• Begin to match spoken words with written ones.
  • Begin to write letters of the alphabet and some words they use and hear often.
  • Begin to write stories with some readable parts.

At age 6, most first-graders can

Young child writing C-A-T.

  • Read and retell familiar stories.
  • Use a variety of ways to help with reading a story such as rereading, predicting what will happen, asking questions, or using visual cues or pictures.
  • Decide on their own to use reading and writing for different purposes;
  • Read some things aloud with ease.
  • Identify new words by using letter-sound matches, parts of words and their understanding of the rest of a story or printed item.
  • Identify an increasing number of words by sight.
  • Sound out and represent major sounds in a word when trying to spell.
  • Write about topics that mean a lot to them.
  • Try to use some punctuation marks and capitalization.

*Based on information from Preventing Reading Difficulties in Young Children, a report of the National Research Council, by the Committee on the Prevention of Reading Difficulties in Young Children, 1998; and from the Joint Position Statement of the International Reading Association (IRA) and the National Association for the Education of Young Children (NAEYC), 1998.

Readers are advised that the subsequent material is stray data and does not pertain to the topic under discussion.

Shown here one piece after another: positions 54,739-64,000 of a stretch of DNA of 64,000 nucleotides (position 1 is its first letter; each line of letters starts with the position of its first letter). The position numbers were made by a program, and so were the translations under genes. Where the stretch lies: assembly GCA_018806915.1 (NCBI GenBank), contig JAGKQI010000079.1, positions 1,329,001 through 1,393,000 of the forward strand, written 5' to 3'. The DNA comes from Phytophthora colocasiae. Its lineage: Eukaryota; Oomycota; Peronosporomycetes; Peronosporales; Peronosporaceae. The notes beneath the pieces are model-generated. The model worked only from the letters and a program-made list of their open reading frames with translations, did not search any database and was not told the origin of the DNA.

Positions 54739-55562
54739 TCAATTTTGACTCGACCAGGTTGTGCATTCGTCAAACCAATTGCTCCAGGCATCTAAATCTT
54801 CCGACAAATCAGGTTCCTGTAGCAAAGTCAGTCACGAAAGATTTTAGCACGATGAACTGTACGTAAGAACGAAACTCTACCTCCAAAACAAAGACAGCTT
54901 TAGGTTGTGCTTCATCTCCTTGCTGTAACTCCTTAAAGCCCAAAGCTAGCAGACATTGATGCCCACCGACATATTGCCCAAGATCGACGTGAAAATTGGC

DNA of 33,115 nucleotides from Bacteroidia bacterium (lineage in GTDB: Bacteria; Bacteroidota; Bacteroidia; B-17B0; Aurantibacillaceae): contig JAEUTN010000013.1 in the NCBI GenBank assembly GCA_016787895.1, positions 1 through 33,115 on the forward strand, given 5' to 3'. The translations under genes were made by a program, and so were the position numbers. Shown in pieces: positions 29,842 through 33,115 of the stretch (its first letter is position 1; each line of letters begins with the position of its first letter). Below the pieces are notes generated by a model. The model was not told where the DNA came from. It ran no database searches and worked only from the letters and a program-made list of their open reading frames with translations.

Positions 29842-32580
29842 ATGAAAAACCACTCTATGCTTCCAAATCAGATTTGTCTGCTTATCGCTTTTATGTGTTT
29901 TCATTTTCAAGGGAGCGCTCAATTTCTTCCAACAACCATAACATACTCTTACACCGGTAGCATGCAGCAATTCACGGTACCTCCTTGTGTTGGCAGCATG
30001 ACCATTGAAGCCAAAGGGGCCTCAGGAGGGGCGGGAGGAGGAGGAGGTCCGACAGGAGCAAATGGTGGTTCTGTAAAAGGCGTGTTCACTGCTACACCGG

Talk to babies, even before they are born

Recently I visited my two-month-old grandson for a week.  As much as possible, I held him.  And when he was awake, I talked to him.

EPSON MFP image

I would look into his alert grey eyes and jabber on and on—about the inch of snow expected, about a book I had read, about what a terrible burper he was.  I used the same adult vocabulary I would use to talk to you but perhaps with more inflection and facial animation.

His eyes would follow me but mostly he would listen—listen to me describing the soft, touchable fabric of his onesie, or listen to my theories about why he slept so little.  I would ask him questions. “What do you want for lunch?  Milk or milk?  Do you want to look over my shoulder or look straight ahead?  How’s your diaper?”  He stared back attentively at first, but by the end of the week when I would talk to him, he would smile, quiver and say, “oo, oo,” the only sound he could make.

Now there is research which confirms that babies not only hear before birth but once they are born, they prefer to hear the language they have heard in utero.  Above all newborns prefer to hear the voice of their mothers, but next in priority they prefer to hear the voices of people who speak the same language as the mother, voices with the same rhythms.